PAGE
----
Preppers: Farm Equipment The Bush Hog
Preppers, let’s put together a series of articles talking about turning a piece of land into a working farm. This could be after a world changing event, such as nuclear war, or viral plague. Or, maybe you bought a piece of land and would like to know where to start?
The most efficient way to work land is with a tractor. But, where do you start?
If the fields are overgrown, a bush hog, sometimes called a brush hog, can be used to clear them. However, what are some of the safety issues with a bush hog, and exactly how does a bush hog work?
Decades ago, tractors used gasoline rather than diesel. For time-to-time gas tractors still show up for sale. Today, tractors use diesel.
For the most part, tractors are just like any other manual transmission vehicle. They will have:
- Gear shift.
- Gas pedal.
- Fuel tank.
Then there are things not found on a vehicle:
- Three point hitch. This is where equipment attaches to the tractor.
- Lever to raise / lower the three point hitch.
- Hydraulic fluid.
- Power Take Off (PTO).
- PTO engage / disengage lever.
- High and low gear.
There is a common misconception that tractors can pull anything. While they are designed to pull heavy equipment, when attached to an immovable object, the front of the tractor will rise up, and the tractor will flip over. Every year people die from attempting to pull a tree stump with a tractor.
Tractors do not do well on slopes, such as hills. Get a tractor on the side of a hill with a steep grade, it may turn over. It is no different than using a lawnmower in a ditch, just on a larger scale.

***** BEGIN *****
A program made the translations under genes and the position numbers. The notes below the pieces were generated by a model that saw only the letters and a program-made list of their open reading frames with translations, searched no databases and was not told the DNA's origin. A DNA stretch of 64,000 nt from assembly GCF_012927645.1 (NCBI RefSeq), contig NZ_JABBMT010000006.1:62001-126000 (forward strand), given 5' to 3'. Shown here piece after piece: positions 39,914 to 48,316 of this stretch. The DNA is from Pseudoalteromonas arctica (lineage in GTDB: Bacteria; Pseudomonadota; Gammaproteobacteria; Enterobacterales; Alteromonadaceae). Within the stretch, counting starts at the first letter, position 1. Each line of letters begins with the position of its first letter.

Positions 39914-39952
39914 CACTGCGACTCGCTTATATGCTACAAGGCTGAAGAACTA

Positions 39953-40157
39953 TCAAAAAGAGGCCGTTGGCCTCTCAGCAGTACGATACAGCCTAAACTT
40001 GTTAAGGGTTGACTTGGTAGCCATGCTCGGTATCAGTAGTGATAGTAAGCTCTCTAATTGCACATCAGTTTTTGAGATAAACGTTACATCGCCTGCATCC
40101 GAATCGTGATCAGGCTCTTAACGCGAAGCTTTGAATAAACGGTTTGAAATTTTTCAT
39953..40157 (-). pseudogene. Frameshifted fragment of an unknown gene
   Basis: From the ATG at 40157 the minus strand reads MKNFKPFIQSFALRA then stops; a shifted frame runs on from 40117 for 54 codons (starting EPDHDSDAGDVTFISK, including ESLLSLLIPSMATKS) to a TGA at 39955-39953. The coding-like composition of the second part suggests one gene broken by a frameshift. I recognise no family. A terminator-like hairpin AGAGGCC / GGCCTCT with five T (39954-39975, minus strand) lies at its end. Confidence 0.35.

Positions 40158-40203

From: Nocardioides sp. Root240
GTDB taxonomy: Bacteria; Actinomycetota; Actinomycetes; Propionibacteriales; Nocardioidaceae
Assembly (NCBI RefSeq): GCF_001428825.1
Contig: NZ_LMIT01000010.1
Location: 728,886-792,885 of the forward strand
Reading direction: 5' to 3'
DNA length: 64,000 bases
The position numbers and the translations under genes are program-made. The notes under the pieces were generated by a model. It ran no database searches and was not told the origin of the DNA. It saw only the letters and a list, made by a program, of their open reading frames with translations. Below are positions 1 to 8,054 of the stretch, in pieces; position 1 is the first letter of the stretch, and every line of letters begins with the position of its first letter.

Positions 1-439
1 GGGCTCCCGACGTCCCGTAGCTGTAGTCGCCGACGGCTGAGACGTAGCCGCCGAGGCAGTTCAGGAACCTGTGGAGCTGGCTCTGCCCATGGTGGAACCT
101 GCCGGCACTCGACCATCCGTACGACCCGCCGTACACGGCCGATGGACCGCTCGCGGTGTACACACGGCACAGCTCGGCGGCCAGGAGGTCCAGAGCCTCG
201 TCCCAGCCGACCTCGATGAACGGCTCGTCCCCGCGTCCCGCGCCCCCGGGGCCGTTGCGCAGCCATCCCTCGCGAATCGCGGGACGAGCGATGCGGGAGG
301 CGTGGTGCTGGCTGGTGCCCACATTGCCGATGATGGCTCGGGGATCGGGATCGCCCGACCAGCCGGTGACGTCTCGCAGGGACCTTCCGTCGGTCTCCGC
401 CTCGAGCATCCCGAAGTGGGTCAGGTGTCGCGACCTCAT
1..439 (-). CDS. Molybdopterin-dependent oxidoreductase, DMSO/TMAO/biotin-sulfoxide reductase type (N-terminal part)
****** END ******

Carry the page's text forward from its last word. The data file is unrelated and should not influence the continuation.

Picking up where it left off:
This is basically a large, tractor mounted lawn mower.
The bush hog attaches to the tractor via the three point hitch. Power is supplied to the bush hog through a drive shaft that slides over the PTO.
The drive shaft of the bush hog is a danger zone. Any hand or arm caught in it will be ripped off.
Bush hogs have ratings to what size trees they can run over. Run over too large of a tree and you may break something. The good news, there are parts in the bush hog that are designed to break. These are weak links designed to break before important gears in the bush hog or tractor break.
To engage the PTO, there should be a lever next to the drivers seat. Push in the clutch when engaging the PTO.
When bush hogging, put the tractor in low gear, select second or third gear of the transmission, and idle the tractor so it is moving about as fast as a fast walk.
Before killing the engine, disengage the PTO.
Sounds simple enough, right?
The honest truth is, farm equipment has to be respected. Just a split second of not paying attention could cost someone their hands, arms, or even their lives.
NEVER let a child ride on the tractor while bush hogging.
On a personal note, my jr. high school coach, one arm had been severed at the elbow. As a child he was riding on a tractor, fell off, and the bush hog ran over his arm. Doctors were able to save his life, but he lost his arm at the elbow.
I am sure a lot of has been missed. Surely the readers are willing to offer up some suggestions?
via AllOutdoor.com http://ift.tt/1afkqgS
October 10, 2017 at 10:50AM